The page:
I had a mentor in college. I didn't meet him till my senior year, when I stumbled upon his "yoga" class, trying to get rid of the pesky 1-credit gym class in a manageable manner. He is a sports psychologist and motivational speaker, running a hotline with daily 3 minute messages to motivate and aid your path to success, whatever path that may be for you. It always amazed me how he could commit to leaving these messages every morning, 6742 mornings in a row so far (as of today). This man has tenacity and a commitment that I look up to. He has always motivated me towards my goals.
When I was in my last semester of college, I really wanted to speak at graduation. Not because I am in anyway a great public speaker, I don't yearn for spotlights and fanfare-- I had a message to deliver. We graduated the May after 9/11, and I mark this as important because I lost one of my best college friends in the attack. She was an English major, like me, a part-time night class taker, like me, chunky and full of fun, like me. We had a lot in common. Even if we were in different classes, we would always meet up at night and discuss school, life, whatever. When I didn't see her in September, I shrugged it off as just missing one another. When my English adviser told me Shari was in one of the towers, at Cantor (a job she only took recently), I was a mess. She should have graduated with me, she should have had her place at graduation too. So, this in mind, I applied, wrote an essay, and was mentored the whole way through by this "yoga" teacher when I took up his offer of being a class project.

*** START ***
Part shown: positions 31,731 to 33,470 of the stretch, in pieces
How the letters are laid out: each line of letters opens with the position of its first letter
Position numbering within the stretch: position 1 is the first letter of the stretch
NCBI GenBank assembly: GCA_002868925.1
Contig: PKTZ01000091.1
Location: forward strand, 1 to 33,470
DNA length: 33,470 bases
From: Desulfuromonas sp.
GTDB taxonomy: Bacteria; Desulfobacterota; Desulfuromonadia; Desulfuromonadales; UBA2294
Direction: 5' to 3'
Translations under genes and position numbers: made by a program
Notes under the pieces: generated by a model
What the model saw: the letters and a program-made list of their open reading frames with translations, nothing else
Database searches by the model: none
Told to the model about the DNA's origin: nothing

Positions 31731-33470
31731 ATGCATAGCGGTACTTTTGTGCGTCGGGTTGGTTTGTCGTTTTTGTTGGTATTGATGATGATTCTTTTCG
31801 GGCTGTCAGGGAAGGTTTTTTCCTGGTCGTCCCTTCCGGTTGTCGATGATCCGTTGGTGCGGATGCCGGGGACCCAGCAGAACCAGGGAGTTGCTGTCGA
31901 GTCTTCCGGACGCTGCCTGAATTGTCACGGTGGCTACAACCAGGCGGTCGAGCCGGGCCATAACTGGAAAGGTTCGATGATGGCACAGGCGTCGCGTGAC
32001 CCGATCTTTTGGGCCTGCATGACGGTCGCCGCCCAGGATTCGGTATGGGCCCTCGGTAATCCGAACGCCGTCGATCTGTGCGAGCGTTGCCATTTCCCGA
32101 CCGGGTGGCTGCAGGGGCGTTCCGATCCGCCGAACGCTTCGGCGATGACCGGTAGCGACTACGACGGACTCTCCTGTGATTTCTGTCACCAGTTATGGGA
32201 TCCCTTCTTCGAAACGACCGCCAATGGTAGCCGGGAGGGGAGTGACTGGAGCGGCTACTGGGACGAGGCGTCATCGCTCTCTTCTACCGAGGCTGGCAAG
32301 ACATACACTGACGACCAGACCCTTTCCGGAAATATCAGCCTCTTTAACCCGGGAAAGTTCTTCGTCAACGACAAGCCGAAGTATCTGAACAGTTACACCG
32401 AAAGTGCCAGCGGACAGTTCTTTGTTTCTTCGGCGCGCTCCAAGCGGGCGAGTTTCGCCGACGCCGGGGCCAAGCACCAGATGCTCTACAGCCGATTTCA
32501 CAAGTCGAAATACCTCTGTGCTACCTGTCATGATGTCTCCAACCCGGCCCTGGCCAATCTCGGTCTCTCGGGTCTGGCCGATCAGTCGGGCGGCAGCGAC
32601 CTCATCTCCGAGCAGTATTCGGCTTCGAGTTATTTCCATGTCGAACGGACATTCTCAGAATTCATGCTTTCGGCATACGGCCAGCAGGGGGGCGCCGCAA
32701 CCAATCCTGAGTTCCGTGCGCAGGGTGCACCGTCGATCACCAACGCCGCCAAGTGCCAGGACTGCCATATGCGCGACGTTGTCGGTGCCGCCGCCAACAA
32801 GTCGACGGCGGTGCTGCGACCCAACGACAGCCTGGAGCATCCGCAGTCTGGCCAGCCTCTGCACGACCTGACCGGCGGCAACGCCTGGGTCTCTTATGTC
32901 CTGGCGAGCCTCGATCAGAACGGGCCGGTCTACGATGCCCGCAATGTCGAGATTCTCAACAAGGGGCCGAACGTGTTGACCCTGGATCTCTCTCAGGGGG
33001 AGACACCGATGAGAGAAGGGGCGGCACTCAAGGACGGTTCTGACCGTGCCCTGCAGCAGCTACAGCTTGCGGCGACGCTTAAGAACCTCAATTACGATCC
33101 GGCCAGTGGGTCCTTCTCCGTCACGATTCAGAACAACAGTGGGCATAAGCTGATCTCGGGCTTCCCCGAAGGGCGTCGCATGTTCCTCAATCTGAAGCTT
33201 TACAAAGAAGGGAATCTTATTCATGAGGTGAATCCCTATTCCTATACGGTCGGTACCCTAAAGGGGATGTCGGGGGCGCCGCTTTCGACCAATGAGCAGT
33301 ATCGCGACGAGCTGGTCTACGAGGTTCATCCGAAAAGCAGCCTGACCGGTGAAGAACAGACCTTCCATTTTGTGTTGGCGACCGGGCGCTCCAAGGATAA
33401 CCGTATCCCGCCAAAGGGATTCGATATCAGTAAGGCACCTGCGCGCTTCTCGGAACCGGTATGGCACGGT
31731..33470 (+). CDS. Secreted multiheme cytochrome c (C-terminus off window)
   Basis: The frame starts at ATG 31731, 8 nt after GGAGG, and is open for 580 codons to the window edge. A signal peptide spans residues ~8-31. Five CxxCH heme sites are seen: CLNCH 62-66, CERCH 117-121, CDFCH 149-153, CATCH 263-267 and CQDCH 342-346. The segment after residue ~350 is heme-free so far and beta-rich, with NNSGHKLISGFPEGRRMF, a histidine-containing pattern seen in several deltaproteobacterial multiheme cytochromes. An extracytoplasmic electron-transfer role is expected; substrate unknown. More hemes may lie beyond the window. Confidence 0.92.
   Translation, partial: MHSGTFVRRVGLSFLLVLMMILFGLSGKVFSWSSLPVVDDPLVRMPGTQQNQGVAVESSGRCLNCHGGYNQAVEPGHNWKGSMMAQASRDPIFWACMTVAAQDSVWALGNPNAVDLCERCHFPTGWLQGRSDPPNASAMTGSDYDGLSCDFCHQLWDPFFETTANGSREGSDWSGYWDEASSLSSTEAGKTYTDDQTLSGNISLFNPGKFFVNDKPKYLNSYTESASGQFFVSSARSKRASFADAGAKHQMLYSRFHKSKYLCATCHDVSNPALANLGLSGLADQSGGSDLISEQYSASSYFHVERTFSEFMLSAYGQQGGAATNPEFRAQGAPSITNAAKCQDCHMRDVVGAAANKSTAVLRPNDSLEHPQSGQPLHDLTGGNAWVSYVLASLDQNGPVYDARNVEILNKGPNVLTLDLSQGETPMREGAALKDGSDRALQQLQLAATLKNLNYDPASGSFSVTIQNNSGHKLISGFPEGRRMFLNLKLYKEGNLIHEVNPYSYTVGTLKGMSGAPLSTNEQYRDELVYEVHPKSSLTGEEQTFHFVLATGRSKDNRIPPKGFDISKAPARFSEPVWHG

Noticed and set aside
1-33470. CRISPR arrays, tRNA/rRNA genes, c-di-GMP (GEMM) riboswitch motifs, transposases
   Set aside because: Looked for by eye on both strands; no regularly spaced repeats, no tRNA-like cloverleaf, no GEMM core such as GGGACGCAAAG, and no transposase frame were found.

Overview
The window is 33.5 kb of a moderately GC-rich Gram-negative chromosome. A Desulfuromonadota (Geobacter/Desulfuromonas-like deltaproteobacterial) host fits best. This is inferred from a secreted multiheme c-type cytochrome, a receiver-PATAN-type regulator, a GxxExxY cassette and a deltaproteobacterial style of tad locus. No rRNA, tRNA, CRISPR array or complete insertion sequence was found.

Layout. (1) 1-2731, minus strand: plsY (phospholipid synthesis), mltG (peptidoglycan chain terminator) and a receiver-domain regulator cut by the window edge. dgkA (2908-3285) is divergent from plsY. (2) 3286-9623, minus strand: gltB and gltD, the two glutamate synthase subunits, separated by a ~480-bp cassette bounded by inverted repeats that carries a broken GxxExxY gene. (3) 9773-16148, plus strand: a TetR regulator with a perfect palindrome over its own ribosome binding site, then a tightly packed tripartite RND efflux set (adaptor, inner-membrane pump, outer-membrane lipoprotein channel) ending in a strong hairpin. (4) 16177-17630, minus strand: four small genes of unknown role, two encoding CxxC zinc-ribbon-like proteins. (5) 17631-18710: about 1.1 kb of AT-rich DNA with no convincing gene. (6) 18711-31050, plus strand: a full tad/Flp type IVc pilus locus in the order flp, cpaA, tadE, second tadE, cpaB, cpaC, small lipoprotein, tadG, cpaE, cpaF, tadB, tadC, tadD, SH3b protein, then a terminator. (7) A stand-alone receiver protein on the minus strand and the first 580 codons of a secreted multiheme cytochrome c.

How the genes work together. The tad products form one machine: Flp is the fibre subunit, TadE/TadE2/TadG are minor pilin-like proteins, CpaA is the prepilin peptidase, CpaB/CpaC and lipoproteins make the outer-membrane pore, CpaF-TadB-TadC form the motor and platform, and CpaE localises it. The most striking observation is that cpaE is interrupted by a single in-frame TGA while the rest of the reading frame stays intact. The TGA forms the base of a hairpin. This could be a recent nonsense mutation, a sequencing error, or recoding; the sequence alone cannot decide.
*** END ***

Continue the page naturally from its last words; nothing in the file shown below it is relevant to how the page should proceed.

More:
His classes were 80% about motivation and personal development, 20% actual yoga. I don't think we did any actual moves for the first 1/2 of the semester. Yet he coached me in public speaking, made me give my interviews in front of the class, give the many drafts of my speech to my audience of yoga students, urged me to give my essay out to them for feedback. I was a project for that class. It worked. By telling everyone my story, her story, by talking about it all the time and listening for feedback, both encouraging and constructive, I made it to the finals. In my last interview with the faculty board, I lost composure after I was asked to relate Shari's story to the panel, and then asked some questions that really shook me, but I survived. Even though I was not chosen in the end, I still made it to the final 3.
I learned a lot from this man back then, and now that I am writing this, it seems his teaching is affecting my journey today, though he doesn't know it. So I repeat what works: I am telling everyone about this fast. I am more open and expressive about my feelings and experiences than I usually am, and it is working for me, it seems, again. I guess this blog is my public speaking experiment. My self-project. It is funny, because it has been a while since I have intentionally thought back to the things I learned from that man. I tell myself "Fake it till you make it; be it till you become it," (something he said so many times it is hard to count), when I find it hard to drink the sickly colored juice, or when toss a veggie that is better left unjuiced, into the machine. If I keep drinking it like I like it, eventually I will. In the meantime, I know it is doing my body and mind well. In many aspects of my life I repeat his mantra, and soon enough, it manifests. If you act it, you can become it. I have progressed in my job from talking about my work like I know what I am doing, to actually knowing what I am doing, because I talk about it so much. It is a recipe for success.
So this post is dedicated to Dr. Rob Gilbert, who gave me many tools to use on my journey, and whose words often playback in my head when I am faced with a challenge. Call his hotline, put it in your cell phone now, you won't regret it.
Success Hotline: 973-743-4690